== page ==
Robin Hood

Robin Hood was the most popular English folk hero of the 14th and 15th centuries. His legends were restricted to England, and, although they may have been sung in courts, they belonged to the common people in a way King Arthur did not. Like the Arthurian cycle, stories of Robin Hood were invented by different people in different times and were only united into a single strand during the 15th century. The Gest of Robyn Hode connected five existing stories, patching them together as a complete story that ended with the hero’s death. There are at least three other contemporary 15thcentury stories, as well as later stories composed in the 16th century. But Robin Hood seems well established as a folk hero of ballads long before. The 14th-century poem “Piers Plowman” criticized priests who knew the stories of Robin Hood better than their prayers, and there are scattered references to May plays about Robin.

Historians have tried to identify an original Robin Hood, but it is most likely that his name was something like the modern generic name John Doe and that his literary character has a reality similar to Batman’s. Earliest references to Robin place him in the 13th century, a time when hoods were a universal hat fashion. There were other outlaws in stories, chiefly Adam Bell, Clim of the Clough, William of Cloudesly, and Gamelyn. Their stories are very similar to Robin’s. All take refuge in the forest, all are guilty of poaching deer, all get drawn out of hiding by treachery and must use their wits and their weapons to regain safety, and all find ultimate justice with the king, not with his officers. That Robin Hood’s stories gained dominance may be an accident of his name working best in rhyme and song.

The context for Robin and the other outlaws is the restrictive forest laws laid down by King William I and his descendants. These laws were at the peak during the reign of Henry II in the 12th century. Henry II’s sons appropriated more forest lands. King John, the villain of the modern Robin Hood legends, was only following the precedents of his father and older brother Richard I in adding to his forest preserves. His son, Henry III, was required to promise to uphold the Magna Carta provisions that King John had signed unwillingly; from then on, the royal forests began to shrink, and poaching was a less serious offense. Other aristocrats began to keep forests and parks, though, and they hired foresters and parkers to police them.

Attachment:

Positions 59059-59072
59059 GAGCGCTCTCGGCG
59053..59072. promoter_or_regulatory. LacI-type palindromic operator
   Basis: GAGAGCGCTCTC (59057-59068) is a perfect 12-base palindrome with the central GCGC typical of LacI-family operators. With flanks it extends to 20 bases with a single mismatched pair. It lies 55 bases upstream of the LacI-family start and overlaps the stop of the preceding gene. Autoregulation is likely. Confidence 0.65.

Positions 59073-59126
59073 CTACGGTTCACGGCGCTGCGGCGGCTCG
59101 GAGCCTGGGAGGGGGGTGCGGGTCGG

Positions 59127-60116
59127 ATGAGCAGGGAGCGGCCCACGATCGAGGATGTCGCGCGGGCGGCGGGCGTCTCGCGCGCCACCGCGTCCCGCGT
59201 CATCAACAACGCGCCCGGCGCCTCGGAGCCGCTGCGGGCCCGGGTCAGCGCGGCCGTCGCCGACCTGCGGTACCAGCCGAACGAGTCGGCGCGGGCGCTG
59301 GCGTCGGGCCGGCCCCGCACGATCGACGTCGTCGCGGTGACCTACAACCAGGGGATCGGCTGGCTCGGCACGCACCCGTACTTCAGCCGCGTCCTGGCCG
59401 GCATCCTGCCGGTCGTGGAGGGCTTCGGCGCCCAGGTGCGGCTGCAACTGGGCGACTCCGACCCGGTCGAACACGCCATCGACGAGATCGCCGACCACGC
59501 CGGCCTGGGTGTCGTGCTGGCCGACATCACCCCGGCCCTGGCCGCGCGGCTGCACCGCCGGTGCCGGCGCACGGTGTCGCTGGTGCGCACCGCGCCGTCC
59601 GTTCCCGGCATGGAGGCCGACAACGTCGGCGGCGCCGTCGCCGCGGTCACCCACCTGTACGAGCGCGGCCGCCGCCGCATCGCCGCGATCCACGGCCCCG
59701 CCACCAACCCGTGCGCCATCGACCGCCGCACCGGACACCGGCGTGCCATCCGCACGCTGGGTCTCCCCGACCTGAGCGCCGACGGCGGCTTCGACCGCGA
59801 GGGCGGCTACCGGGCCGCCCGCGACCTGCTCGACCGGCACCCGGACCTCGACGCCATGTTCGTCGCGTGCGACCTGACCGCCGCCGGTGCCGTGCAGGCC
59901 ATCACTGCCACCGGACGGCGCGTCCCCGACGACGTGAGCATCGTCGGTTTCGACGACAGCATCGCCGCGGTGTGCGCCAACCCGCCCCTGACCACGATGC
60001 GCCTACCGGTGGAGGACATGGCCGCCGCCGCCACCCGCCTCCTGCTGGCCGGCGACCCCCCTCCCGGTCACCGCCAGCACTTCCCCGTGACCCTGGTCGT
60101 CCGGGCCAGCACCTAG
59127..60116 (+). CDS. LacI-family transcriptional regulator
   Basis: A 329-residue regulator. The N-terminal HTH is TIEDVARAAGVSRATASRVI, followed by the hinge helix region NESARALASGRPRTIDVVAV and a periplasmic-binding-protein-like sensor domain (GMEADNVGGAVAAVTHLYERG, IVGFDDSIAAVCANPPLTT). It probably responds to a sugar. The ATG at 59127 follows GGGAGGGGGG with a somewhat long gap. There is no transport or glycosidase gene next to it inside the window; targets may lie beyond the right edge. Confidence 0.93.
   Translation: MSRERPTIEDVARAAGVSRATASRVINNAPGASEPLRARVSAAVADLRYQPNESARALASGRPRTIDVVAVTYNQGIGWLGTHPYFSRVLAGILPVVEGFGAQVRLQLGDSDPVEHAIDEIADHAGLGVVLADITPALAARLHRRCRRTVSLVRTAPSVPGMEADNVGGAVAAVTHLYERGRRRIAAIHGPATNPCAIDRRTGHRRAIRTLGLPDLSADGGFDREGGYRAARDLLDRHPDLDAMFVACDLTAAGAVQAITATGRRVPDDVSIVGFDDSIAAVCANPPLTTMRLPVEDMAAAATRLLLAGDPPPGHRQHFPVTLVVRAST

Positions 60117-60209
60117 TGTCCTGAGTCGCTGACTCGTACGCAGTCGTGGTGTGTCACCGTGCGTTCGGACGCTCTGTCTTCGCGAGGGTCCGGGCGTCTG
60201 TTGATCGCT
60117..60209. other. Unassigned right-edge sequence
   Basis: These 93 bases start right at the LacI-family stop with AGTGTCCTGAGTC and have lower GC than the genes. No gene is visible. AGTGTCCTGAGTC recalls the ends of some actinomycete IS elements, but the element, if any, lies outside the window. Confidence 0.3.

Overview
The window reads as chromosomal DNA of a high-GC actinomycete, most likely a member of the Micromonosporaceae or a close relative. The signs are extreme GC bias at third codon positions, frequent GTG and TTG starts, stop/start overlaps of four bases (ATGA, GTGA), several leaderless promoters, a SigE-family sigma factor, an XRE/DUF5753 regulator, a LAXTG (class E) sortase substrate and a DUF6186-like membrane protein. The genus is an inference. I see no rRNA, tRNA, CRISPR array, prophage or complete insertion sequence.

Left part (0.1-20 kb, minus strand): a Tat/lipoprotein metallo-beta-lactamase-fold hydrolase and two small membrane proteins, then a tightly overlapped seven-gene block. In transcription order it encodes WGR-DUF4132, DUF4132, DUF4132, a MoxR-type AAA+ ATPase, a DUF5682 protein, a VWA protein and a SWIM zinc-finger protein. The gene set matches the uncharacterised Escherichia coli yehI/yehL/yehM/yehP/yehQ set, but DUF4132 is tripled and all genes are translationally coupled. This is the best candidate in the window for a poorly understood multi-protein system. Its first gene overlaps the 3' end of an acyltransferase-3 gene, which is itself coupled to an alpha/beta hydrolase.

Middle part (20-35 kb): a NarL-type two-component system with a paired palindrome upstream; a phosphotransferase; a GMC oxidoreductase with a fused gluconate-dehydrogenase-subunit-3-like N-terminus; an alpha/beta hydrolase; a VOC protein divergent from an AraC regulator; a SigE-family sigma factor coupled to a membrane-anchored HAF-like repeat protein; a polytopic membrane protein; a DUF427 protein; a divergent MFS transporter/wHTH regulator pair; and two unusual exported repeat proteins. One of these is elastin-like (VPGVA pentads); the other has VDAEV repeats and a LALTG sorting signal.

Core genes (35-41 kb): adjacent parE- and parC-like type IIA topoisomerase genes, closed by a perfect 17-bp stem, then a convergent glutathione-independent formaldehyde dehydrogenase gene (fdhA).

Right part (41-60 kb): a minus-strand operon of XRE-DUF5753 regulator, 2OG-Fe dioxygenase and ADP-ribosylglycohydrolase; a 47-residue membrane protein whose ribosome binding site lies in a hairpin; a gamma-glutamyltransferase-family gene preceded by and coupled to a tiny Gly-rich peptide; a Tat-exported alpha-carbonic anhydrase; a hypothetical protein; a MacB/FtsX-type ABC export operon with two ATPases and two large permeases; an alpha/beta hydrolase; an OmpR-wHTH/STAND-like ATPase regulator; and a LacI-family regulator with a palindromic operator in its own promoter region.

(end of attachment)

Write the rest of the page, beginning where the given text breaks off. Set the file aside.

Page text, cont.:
The Robin Hood ballads show familiarity with hunting practices and terminology. The stories accurately differentiate between the types of deer in medieval English forests and use clever references to hunting customs. Robin often met his men under a designated tree-the trystel, or trysting, tree. In bow hunting, when the deer were driven toward the hidden royal hunters, the place where they hid was the tryst. Robin and his men were not aristocratic hunters with dogs. They used the bow, the weapon of the common folk. By the 15th century, landowners were more concerned with woodcutting and unauthorized grazing than with poaching. Poaching still occurred, but it was infrequently prosecuted, and the punishments were not worse than fines. Some records show a fair number of respectable citizens venturing into the forest to bring home a hart or buck, probably with bows as Robin and his men did.

The Robin Hood of later stories, depicted in modern fi lm versions, is a dispossessed nobleman living in the time of King Richard I and Prince John. The medieval Robin is a yeoman of the 15th century with stories that include King Edward, not King Richard. King Edward I was a popular king known for relatively good governance, and his reign was in the late 13th century. The forest laws did not press on people as much then, and travel and trade were expanding. The Robin Hood stories are more comfortably set in the reigns of the kings Edward I, II, or III than in the time of King Richard I.